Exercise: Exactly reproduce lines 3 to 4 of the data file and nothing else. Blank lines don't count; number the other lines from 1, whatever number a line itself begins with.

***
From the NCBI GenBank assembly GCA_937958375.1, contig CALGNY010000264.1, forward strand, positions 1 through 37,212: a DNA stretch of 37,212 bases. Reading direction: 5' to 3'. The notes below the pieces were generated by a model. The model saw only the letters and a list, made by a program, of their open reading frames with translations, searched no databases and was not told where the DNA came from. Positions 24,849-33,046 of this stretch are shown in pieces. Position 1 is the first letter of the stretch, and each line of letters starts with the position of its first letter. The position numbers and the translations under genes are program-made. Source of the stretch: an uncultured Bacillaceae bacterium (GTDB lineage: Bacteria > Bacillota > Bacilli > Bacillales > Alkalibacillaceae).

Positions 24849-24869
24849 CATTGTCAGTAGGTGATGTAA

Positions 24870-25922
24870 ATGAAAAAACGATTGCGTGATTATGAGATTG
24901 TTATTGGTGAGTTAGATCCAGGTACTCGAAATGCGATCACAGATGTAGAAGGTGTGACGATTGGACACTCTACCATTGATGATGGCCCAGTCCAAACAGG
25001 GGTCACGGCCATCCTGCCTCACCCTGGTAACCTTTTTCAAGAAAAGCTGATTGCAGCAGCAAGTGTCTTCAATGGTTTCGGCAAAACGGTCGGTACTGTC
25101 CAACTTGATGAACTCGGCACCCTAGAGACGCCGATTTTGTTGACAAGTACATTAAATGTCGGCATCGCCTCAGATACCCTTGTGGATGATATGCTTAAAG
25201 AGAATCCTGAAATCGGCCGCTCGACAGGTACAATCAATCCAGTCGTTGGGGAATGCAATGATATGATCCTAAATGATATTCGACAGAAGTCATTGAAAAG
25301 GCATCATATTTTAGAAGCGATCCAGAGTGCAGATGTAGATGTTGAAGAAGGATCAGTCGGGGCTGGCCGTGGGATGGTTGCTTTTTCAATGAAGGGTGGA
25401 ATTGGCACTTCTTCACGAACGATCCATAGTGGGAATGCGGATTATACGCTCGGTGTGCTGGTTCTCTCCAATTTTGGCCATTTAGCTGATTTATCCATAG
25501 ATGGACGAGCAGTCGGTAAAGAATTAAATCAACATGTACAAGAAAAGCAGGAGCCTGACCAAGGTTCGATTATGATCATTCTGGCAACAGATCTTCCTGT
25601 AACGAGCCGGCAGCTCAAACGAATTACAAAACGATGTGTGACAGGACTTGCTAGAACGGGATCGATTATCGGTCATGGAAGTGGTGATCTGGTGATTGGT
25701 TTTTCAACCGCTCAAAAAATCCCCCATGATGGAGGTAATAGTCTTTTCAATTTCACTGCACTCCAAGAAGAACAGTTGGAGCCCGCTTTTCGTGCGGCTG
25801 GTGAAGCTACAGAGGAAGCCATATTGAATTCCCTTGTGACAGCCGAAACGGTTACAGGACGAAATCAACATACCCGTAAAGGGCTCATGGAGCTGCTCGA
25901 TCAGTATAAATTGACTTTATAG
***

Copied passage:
24849 CATTGTCAGTAGGTGATGTAA

Positions 24870-25922